Waving to our new friends
This activity will help children who will be joining your group build a connection between their home environment and daycare group. It will give them the chance to establish an initial contact with the children they will soon be spending their days with. Ask parents who are home with their child to come outside as you walk by with your group. Wave to the baby and take a few minutes to admire his home.


Fostering self-esteem (autonomy)
To encourage older toddlers to become more autonomous and foster their self-esteem, have fun giving them simple tasks to complete within your daycare. For example, you can ask them to distribute facecloths, put a toy away, turn the lights on after naptime, etc.



Adapting your material to the ages of the children in your group
In September, the children who remain in your group are often toddlers whereas newcomers are often babies. Adapting your material for both age groups is possible. For example, if you choose to explore beach balls, inflate them completely for toddlers and only 2/3 of the way for babies to make them easier to grasp. This simple adaptation will make the activity enjoyable for all (constant supervision required).


What's new
To encourage babies and toddlers to observe their environment, have fun adding a new item to your décor each day. With very young children, the objects must be placed in plain sight and easy to recognize. You can, for example, hang lights from the ceiling or set an oversized stuffed animal in your reading corner. With older toddlers, the objects you add can be more discreet. You could hide an alarm clock in a corner of your daycare and program it so the alarm goes off a few minutes later or stick pictures under a table. During the day, when you realize a child has noticed whatever it is you have added to your daycare, say something like, "Good! You noticed the new bear in the reading corner!"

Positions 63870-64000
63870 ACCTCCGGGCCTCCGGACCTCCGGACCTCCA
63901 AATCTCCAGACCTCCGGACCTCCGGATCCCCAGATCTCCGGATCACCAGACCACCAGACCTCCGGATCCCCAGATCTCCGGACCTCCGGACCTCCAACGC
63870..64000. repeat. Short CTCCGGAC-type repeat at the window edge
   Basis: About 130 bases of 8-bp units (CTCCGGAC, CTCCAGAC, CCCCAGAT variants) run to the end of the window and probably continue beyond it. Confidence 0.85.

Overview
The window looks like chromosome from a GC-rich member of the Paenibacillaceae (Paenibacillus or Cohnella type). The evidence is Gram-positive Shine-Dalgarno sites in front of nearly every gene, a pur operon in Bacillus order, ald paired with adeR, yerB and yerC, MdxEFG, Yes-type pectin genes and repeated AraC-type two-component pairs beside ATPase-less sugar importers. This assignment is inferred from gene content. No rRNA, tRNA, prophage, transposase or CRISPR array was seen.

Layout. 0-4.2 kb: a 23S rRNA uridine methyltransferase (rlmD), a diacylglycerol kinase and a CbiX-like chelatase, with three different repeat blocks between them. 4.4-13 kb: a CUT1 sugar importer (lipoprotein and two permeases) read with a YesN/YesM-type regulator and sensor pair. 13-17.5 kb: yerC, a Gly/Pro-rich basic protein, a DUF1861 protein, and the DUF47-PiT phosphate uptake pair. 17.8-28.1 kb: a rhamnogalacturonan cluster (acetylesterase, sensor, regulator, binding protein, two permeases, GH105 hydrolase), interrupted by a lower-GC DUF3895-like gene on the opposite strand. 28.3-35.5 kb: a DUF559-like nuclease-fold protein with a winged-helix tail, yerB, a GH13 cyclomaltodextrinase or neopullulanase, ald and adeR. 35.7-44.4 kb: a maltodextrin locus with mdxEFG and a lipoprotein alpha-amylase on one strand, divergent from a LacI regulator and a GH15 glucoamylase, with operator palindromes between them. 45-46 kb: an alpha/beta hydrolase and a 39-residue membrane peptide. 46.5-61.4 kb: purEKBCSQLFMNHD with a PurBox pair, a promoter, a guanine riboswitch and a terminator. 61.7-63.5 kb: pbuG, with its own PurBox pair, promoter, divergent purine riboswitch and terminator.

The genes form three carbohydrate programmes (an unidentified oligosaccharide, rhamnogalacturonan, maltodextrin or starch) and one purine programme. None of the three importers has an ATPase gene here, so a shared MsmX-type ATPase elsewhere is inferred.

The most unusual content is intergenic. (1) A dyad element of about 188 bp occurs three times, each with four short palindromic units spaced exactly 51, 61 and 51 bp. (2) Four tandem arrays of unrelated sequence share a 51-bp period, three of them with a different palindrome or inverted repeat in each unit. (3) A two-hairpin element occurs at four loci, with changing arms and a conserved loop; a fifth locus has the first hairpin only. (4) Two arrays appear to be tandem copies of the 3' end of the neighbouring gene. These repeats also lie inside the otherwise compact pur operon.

Discovering the yard
Make your daycare yard attractive and fun for children. Use party balloons and garlands to decorate it. Play music and provide pretty scarves children can move to the sound of the music. Take children on a tour of your daycare yard to present the different activity corners it contains.



Pictures in books
Print and laminate pictures of the children in your group as well as pictures of the babies who will soon be joining your group. Set books on the floor in your reading corner. Slide children's pictures between the pages of the books. Encourage children to manipulate the books so they will discover the pictures. Every time a child finds a picture, name the child in the photograph.

Chantal Millette
Early childhood educator is not responsible for the content of this article. The information mentioned in this article is the responsibility of the author. shall not be held responsible for any litigation or issues resulting from this article.